S-NITROSYLATED PHD2 (GSNO SOAKED) IN COMPLEX WITH ZN(II) AND UN9
[EGLN1_HUMAN] Defects in EGLN1 are the cause of familial erythrocytosis type 3 (ECYT3) [MIM:609820]. ECYT3 is an autosomal dominant disorder characterized by increased serum red blood cell mass, elevated serum hemoglobin and hematocrit, and normal serum erythropoietin levels. 
[EGLN1_HUMAN] Cellular oxygen sensor that catalyzes, under normoxic conditions, the post-translational formation of 4-hydroxyproline in hypoxia-inducible factor (HIF) alpha proteins. Hydroxylates a specific proline found in each of the oxygen-dependent degradation (ODD) domains (N-terminal, NODD, and C-terminal, CODD) of HIF1A. Also hydroxylates HIF2A. Has a preference for the CODD site for both HIF1A and HIF1B. Hydroxylated HIFs are then targeted for proteasomal degradation via the von Hippel-Lindau ubiquitination complex. Under hypoxic conditions, the hydroxylation reaction is attenuated allowing HIFs to escape degradation resulting in their translocation to the nucleus, heterodimerization with HIF1B, and increased expression of hypoxy-inducible genes. EGLN1 is the most important isozyme under normoxia and, through regulating the stability of HIF1, involved in various hypoxia-influenced processes such as angiogenesis in retinal and cardiac functionality.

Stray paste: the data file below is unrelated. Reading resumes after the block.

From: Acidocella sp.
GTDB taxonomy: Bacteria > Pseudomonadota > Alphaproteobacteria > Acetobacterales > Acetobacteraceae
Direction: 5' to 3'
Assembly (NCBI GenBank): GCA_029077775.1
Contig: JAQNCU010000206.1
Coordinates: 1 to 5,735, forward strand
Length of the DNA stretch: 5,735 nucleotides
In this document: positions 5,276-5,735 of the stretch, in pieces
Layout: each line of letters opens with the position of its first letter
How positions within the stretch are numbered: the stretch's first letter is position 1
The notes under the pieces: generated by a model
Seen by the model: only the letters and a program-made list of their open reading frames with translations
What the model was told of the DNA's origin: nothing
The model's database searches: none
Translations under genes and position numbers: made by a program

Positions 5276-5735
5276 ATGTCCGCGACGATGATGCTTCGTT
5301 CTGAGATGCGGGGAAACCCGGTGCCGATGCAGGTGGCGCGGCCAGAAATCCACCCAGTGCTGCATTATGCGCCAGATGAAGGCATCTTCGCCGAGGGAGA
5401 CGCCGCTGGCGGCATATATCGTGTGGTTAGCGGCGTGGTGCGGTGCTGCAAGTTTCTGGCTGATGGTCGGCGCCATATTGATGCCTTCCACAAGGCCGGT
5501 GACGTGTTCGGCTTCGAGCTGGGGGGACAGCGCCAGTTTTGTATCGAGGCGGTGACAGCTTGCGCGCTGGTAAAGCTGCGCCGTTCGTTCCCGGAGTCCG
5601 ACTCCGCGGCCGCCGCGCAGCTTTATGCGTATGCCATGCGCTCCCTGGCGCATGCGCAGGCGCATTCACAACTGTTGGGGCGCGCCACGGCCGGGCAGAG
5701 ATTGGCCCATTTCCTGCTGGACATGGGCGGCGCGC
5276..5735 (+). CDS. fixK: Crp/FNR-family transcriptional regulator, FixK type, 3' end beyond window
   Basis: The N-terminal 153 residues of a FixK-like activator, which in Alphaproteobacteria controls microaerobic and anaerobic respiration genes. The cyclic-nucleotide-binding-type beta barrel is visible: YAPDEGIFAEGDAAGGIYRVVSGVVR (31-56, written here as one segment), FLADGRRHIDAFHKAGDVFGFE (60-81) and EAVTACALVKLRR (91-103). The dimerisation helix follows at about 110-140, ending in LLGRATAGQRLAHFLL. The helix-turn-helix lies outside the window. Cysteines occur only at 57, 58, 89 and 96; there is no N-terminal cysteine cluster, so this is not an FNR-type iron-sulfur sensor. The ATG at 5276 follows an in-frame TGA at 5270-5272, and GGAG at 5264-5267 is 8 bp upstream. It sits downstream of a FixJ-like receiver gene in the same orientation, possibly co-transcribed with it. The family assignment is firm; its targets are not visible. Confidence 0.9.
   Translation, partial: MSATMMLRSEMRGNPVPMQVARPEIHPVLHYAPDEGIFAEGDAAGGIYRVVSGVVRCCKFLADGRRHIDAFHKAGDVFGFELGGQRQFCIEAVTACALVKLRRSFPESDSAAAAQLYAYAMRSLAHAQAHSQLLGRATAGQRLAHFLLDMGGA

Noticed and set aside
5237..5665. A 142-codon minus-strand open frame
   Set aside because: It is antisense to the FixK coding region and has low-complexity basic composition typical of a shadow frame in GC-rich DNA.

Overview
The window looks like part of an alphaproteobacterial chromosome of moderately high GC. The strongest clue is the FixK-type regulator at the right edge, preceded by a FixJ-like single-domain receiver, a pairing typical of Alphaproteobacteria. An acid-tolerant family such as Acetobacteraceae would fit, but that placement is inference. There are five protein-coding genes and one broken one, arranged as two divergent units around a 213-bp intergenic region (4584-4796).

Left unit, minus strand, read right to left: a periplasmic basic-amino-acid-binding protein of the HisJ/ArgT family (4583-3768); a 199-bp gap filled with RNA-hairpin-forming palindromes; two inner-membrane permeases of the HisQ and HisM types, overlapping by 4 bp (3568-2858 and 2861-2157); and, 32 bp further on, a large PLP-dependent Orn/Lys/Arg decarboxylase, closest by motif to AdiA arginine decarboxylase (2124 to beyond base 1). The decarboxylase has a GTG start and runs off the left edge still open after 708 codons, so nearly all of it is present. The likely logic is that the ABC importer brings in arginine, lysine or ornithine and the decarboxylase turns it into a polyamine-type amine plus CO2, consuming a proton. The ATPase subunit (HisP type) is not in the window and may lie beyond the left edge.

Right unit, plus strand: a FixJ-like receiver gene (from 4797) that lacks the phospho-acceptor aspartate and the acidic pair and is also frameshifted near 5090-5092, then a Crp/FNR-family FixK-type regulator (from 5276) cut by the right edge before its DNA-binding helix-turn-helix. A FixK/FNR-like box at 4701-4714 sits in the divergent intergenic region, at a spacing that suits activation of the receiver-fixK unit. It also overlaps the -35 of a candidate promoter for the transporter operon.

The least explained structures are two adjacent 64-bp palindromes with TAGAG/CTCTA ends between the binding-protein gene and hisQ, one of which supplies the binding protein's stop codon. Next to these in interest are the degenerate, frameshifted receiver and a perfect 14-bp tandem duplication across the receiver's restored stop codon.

Publication Abstract from PubMed
The hypoxic response in animals is mediated via the transcription factor hypoxia-inducible factor (HIF). An oxygen-sensing component of the HIF system is provided by Fe(II) and 2-oxoglutarate-dependent oxygenases that catalyse the posttranslational hydroxylation of the HIF-alpha subunit. It is proposed that the activity of the HIF hydroxylases can be regulated by their reaction with nitric oxide. We describe biochemical and biophysical studies on the reaction of prolyl hydroxylase domain-containing enzyme (PHD) isoform 2 (EGLN1) with nitric oxide and a nitric oxide transfer reagent. The combined results reveal the potential for the catalytic domain of PHD2 to react with nitric oxide both at its Fe(II) and at cysteine residues. Although the biological significance is unclear, the results suggest that the reaction of PHD2 with nitric oxide has the potential to be complex and are consistent with proposals based on cellular studies that nitric oxide may regulate the hypoxic response by direct reaction with the HIF hydroxylases.
Studies on the Reaction of Nitric Oxide with the Hypoxia-Inducible Factor Prolyl Hydroxylase Domain 2 (EGLN1).,Chowdhury R, Flashman E, Mecinovic J, Kramer HB, Kessler BM, Frapart YM, Boucher JL, Clifton IJ, McDonough MA, Schofield CJ J Mol Biol. 2011 Jul 8;410(2):268-79. Epub 2011 May 13. PMID:21601578
From MEDLINE®/PubMed®, a database of the U.S. National Library of Medicine.